Wallace v. JohnstoneAnnotate this Case
129 U.S. 58 (1889)
U.S. Supreme Court
Wallace v. Johnstone, 129 U.S. 58 (1889)
Wallace v. Johnstone
Argued November 23, 1888
Decided January 14, 1889
129 U.S. 58
A deed of lands, absolute in form, with general warranty of title and an agreement by the vendee to reconvey the property to the vendor or to a third person, upon his payment of a fixed sum within a specified time, do not of themselves constitute a mortgage; nor will they be held to operate as a mortgage unless it is clearly shown, either by parol evidence or by the attendant circumstances, such as the condition and relation of the parties or gross inadequacy of price, to have been intended by the parties as a security for a loan or an existing debt.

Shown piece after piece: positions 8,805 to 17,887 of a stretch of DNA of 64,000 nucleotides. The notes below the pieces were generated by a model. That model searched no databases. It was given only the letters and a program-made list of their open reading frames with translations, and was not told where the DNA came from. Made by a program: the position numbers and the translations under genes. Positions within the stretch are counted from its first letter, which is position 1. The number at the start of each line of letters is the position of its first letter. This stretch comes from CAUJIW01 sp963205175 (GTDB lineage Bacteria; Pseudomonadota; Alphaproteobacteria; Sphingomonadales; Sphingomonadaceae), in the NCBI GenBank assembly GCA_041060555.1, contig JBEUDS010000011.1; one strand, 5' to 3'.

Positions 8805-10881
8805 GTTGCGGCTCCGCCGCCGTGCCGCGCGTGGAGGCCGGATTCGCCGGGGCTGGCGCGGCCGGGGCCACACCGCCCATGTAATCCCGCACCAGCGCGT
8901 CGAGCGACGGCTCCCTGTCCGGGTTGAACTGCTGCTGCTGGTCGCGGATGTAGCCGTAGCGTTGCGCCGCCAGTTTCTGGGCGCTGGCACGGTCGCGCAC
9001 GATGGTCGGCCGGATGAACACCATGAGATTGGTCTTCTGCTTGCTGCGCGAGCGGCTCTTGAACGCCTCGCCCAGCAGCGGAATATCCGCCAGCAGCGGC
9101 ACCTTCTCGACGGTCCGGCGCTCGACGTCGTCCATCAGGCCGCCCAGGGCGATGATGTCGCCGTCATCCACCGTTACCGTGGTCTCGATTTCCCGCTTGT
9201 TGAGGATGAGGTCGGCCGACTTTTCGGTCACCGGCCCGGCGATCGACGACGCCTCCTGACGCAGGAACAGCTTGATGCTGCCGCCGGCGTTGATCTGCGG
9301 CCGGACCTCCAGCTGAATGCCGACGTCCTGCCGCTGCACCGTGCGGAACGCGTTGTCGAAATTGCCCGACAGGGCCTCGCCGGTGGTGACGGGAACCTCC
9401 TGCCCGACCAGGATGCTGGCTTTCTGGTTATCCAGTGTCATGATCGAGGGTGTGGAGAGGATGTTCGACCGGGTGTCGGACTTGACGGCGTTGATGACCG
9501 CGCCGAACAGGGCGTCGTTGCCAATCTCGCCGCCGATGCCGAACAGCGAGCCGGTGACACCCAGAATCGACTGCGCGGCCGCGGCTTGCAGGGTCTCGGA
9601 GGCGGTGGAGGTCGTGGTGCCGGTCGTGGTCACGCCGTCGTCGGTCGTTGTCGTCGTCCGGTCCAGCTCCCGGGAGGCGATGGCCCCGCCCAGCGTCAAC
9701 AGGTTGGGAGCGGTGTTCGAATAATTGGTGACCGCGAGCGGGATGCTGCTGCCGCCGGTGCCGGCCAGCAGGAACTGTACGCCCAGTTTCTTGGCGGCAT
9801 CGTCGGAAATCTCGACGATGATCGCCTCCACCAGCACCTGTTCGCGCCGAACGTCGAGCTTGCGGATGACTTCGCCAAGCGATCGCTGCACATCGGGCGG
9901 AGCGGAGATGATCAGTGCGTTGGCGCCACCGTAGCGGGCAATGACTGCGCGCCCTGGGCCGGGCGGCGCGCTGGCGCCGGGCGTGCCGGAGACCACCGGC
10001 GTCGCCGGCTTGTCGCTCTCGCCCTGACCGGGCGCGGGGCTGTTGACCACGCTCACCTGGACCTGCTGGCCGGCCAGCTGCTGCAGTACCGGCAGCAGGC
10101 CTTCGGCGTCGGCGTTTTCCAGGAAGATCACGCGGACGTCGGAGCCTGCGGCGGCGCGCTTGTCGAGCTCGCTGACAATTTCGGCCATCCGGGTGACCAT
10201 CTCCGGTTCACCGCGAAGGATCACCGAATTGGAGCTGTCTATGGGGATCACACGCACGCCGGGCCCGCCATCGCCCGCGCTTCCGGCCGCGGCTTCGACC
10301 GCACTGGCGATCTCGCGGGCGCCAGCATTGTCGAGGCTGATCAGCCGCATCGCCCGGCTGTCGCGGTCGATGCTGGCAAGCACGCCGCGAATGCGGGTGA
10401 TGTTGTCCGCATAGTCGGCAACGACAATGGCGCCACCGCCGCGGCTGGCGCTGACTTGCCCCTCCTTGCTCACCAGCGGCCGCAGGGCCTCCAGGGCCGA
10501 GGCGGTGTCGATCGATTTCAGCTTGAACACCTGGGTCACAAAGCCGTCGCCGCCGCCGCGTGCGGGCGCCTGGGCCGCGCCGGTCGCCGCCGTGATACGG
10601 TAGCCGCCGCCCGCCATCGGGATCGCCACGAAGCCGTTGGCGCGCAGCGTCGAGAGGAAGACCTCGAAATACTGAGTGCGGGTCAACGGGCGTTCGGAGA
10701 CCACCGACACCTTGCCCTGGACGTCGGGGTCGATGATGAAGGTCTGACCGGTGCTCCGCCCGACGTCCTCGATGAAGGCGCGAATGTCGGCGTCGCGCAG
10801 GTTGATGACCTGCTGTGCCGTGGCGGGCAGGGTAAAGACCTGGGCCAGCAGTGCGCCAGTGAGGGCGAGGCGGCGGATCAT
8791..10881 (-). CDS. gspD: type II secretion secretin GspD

The fact of a collateral agreement by the grantee in a deed of real estate to reconvey to the grantor on the payment of a sum of money at a future day is not inconsistent with the idea of a sale.
Whether the transaction in dispute was a sale or a mortgage is a question of fact, to be determined from the proof, and here the proof shows it to have been a sale.
The case is stated in the opinion of the Court.
Official Supreme Court caselaw is only found in the print version of the United States Reports. Justia caselaw is provided for general informational purposes only, and may not reflect current legal developments, verdicts or settlements. We make no warranties or guarantees about the accuracy, completeness, or adequacy of the information contained on this site or information linked to from this site. Please check official sources.